There has always been a need to encourage and educate individuals to understand the basics of finances in order to be sufficiently financially savvy to get along in life. How does this change in a world where you no longer have physical cash? What responsibility do financial institutions have to educate and support vulnerable customers?
· Digital natives whilst comfortable interacting and transacting via their devices, anytime and any-place, may struggle to link the intrinsic monetary value to their on-line transaction - the preference for ease, via contactless and automated payments, is their choice. What remains the same is the need for education on budgeting basics and core financial concepts such as interest, debit and credit. The psychological debate around cash encouraging self-control while paying by card or a mobile phone encourages spending should be reflected in how this awareness and education is delivered.
· The nudge to digital, closure of branches, reduction in ATMs and increase in no cash retail, has implications for both the older and more vulnerable in society. There is a need for institutions to remain human and acknowledge the need for additional support and maintain a “straight talking” attitude. Recognising and responding to this group will create a moment of truth with the advisor and institution leading to increased loyalty.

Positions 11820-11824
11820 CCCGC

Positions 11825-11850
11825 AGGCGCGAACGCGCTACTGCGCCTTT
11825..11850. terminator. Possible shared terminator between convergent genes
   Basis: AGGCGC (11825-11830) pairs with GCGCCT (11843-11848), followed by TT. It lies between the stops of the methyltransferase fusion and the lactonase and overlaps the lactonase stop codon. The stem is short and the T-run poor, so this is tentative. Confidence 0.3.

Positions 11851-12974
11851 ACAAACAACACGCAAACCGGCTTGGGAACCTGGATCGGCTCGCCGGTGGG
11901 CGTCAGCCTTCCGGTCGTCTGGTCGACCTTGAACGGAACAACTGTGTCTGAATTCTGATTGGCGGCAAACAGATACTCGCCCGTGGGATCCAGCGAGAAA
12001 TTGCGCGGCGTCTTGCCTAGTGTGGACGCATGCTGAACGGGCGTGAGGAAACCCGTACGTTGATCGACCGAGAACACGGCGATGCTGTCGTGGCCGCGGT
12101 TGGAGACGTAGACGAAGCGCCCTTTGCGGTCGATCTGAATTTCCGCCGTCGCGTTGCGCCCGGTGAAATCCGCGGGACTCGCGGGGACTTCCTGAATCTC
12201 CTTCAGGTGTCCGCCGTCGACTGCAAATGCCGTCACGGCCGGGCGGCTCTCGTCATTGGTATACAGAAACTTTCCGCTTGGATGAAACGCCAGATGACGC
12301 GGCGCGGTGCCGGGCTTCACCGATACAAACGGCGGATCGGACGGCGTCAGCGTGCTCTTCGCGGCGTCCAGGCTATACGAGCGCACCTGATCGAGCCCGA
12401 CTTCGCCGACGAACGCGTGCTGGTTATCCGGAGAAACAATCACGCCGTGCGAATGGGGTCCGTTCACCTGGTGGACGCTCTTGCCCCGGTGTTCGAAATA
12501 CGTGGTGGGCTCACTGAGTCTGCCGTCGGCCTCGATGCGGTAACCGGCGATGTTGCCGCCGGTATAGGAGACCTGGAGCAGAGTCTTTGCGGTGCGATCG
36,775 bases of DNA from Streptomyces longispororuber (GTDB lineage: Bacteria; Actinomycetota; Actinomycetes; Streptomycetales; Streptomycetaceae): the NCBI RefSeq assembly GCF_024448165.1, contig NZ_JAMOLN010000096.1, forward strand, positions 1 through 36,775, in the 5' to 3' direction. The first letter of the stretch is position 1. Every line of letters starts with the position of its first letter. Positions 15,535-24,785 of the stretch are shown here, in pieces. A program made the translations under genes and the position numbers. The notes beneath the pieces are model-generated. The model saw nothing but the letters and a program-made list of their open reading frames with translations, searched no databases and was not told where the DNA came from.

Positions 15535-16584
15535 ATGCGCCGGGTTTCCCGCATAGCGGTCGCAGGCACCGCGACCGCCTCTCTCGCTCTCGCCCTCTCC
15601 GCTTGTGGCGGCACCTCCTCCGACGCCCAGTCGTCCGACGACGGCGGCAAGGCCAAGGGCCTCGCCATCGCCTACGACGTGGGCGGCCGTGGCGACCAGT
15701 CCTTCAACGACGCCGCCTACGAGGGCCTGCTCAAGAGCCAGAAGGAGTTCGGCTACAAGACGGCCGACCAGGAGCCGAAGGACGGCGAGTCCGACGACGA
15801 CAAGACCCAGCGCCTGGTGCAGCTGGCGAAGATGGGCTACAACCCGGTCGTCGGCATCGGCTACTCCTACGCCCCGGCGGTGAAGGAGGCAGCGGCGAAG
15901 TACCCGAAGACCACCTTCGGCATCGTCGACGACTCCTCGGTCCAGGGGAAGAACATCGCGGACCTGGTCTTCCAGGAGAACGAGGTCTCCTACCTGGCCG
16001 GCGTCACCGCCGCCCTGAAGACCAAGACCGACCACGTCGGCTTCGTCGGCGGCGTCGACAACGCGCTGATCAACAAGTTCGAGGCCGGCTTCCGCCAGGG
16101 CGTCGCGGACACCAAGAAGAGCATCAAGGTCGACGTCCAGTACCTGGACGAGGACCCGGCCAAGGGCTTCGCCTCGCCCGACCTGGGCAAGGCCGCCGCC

Identity theft and safety is a core topic across all groups, and one that needs constant awareness as the threats evolve and become more sophisticated. This is a need that we see financial institution response to with the support of the regulators.
Technologies such as Open Banking have made it easier for the customer to access all of their accounts via a single banking platform, money management tools are increasingly offered and expected as standard on bank accounts. Fraud detection tools are becoming more sophisticated as AI and Machine Learning advance.
Whilst technology makes it possible I can’t help but wonder what happens when the systems crash – hence the real imperative for financial literacy and understanding.
The recent Visa chaos, during which millions of people who have become dependent on digital payment suddenly found themselves stranded when the monopolistic payment network crashed, was a temporary setback. Digital systems may be “convenient”, but they often come with central points of failure.